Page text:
Graphic designer Noelle Cress got seriously fed up with racism deniers, especially in the light of the George Floyd protests and Black Lives Matter movement.

To separate facts from fiction and point out just how flawed some of their arguments are, she compiled 5 common logical fallacies to avoid. Laid all out in black on white, these fallacies point out why commonly used examples when talking about racism and police brutality just don’t work.

It turns out, every fallacy has a smart name too, like “red herring” or “straw man,” and with the help of easy-to-read infographics, we now know which examples are never gonna work in a fair and respectful debate.

More info: Instagram | NoelleCress.com

Noelle listed these common logical fallacies to avoid for a productive discussion

Image credits: noelle.cress

After she shared the post, the common fallacies quickly spread throughout social media

Image credits: noelle.cress

Image credits: noelle.cress

Bored Panda reached out to Noelle Cress, the graphic designer behind the viral logical fallacy graphics, to find out more about this amazing project. Noelle said she saw a lot of the same flawed arguments being made over and over again on social media.

“I also saw a lot of emotionally-charged, frustrated people arguing with each other in comment sections who kept repeating their own arguments while completely missing the point of the other person’s argument.”

“As a result,” she said, “people usually left those debates more thoroughly convinced of the opinion they already had and less willing to engage in reasonable conversation in the future.”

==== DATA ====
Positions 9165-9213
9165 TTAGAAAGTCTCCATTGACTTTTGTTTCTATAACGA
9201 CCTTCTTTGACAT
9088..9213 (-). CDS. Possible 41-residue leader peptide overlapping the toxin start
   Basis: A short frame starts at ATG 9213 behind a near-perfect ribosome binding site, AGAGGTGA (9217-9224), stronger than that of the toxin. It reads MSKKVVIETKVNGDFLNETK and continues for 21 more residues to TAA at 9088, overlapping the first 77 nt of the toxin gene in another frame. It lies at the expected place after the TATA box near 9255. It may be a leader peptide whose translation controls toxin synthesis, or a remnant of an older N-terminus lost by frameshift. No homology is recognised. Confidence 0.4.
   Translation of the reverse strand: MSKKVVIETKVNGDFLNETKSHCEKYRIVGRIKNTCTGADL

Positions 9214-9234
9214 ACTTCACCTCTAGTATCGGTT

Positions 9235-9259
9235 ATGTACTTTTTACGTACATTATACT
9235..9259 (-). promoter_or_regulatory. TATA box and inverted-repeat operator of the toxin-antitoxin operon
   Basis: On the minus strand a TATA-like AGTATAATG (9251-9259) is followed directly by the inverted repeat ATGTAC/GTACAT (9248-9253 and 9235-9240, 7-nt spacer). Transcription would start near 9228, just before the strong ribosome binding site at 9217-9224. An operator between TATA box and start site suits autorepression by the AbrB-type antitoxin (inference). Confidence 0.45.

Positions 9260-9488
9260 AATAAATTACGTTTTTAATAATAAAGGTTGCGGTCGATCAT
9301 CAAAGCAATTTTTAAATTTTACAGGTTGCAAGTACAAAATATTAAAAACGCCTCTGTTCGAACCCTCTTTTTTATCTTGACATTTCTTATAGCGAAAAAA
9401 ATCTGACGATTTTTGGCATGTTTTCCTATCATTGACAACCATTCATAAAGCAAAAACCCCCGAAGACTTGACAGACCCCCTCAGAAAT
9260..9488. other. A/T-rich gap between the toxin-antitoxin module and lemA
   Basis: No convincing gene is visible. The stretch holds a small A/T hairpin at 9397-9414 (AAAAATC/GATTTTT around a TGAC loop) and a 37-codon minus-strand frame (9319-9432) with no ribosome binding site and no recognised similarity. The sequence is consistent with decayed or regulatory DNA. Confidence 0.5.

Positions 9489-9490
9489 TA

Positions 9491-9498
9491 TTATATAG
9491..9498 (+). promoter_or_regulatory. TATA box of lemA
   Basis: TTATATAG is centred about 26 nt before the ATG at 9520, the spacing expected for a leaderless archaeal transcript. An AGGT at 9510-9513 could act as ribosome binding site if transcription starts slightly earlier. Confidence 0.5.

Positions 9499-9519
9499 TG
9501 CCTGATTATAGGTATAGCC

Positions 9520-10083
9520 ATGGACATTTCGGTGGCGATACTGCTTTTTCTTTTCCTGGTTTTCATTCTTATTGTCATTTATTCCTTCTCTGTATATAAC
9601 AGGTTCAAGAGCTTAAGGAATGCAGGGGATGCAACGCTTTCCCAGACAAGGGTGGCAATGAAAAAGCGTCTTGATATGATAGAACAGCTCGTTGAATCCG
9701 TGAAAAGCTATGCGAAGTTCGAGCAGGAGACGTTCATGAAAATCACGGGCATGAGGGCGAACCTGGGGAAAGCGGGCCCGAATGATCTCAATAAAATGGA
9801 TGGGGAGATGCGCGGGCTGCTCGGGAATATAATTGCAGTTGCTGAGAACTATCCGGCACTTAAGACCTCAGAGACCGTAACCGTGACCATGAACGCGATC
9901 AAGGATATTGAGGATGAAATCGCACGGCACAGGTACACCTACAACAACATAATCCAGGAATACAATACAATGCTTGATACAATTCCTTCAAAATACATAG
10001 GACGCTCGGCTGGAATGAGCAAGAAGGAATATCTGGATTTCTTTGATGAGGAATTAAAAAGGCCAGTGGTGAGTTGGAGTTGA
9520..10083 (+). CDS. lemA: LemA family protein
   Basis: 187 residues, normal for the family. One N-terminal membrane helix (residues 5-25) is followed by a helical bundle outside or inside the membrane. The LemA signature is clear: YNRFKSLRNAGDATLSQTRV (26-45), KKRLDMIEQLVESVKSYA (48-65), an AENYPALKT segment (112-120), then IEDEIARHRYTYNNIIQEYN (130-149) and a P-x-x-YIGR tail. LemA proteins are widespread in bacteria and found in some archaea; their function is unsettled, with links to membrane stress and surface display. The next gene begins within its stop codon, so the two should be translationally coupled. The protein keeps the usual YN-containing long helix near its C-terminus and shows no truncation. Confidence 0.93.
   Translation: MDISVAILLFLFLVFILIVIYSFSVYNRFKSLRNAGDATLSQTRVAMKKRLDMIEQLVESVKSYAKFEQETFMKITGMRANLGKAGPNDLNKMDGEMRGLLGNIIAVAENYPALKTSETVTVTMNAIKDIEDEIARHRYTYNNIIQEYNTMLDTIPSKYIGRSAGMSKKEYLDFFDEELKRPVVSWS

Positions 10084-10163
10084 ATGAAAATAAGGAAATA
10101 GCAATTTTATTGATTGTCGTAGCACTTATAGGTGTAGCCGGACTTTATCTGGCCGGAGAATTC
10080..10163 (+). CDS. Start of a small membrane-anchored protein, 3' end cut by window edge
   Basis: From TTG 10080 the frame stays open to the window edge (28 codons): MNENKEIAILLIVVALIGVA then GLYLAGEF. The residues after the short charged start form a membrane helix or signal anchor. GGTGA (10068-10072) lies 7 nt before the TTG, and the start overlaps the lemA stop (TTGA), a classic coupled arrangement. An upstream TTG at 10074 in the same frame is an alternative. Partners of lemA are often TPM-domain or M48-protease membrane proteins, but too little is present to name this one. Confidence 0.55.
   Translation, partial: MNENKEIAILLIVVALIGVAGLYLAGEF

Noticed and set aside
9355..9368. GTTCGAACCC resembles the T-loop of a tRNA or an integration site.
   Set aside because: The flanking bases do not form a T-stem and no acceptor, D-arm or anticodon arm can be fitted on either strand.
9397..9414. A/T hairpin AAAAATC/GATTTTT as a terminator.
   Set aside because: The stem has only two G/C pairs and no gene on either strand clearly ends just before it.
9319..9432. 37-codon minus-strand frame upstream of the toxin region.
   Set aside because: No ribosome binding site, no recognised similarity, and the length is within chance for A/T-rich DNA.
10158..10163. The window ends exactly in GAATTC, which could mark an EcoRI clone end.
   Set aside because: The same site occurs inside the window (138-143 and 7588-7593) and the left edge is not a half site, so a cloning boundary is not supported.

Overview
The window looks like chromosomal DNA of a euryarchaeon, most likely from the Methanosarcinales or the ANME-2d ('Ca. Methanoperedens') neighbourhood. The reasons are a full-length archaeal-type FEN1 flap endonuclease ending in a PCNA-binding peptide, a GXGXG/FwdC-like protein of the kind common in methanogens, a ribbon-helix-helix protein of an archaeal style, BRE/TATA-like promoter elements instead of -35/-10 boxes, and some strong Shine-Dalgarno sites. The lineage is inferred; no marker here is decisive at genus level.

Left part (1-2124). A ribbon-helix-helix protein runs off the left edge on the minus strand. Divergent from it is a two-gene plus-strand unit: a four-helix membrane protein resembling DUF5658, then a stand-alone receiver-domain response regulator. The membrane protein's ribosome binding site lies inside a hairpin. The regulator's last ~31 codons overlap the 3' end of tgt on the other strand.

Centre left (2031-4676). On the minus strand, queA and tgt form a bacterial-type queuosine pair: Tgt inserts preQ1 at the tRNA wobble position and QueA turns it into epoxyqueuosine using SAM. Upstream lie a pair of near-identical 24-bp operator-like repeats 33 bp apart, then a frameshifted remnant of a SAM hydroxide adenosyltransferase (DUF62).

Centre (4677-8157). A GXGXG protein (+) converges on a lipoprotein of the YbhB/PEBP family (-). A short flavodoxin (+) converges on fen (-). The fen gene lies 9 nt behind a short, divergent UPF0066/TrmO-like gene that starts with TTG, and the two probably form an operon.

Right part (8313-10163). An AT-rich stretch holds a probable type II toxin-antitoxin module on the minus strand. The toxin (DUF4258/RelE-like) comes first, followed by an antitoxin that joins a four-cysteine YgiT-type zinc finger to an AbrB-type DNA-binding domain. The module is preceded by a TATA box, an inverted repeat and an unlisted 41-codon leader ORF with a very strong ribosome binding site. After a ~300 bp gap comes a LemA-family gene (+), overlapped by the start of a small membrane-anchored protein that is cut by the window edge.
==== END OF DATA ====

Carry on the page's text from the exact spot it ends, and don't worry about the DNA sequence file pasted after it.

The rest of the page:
Image credits: noelle.cress

Image credits: noelle.cress

Image credits: noelle.cress

The designer hopes that being open to new information and changing your opinion will become normalized. “Acknowledging that your previous opinion of something was wrong based on new information is an important part of personal growth and shows maturity.”

Noelle believes that every one of us needs to be more critical towards our news sources, both TV and social media.

Image credits: noelle.cress

Image credits: noelle.cress

Image credits: noelle.cress

Image credits: noelle.cress

With half a million people turning out in 550 places across the US, the Black Lives Matter protests reached their peak on June 6. Recent polls showed that around 15 to 26 million people in the country have participated in demonstrations over the death of George Floyd and other victims.

The actual number of people who protested according to polls are as follows: 15 million on June 4-10 (Pew), 18 million on June 11-15 (N.O.R.C.), 23 million on June 12-22 (Civis Analytics), and 26 million on June 8-14 (Kaiser Family Foundation). The participation in the recent Black Lives Matter protests surpassed the Women’s March of 2017, which had a turnout of about three million to five million people on a single day.

Another factor showing just how important the protests have been for the country’s recent history is how widespread the movement was. Kenneth Andrews, a sociology professor at the University of North Carolina at Chapel Hill, told the New York Times: “The geographic spread of protest is a really important characteristic and helps signal the depth and breadth of a movement’s support.”

And this is what people had to say about them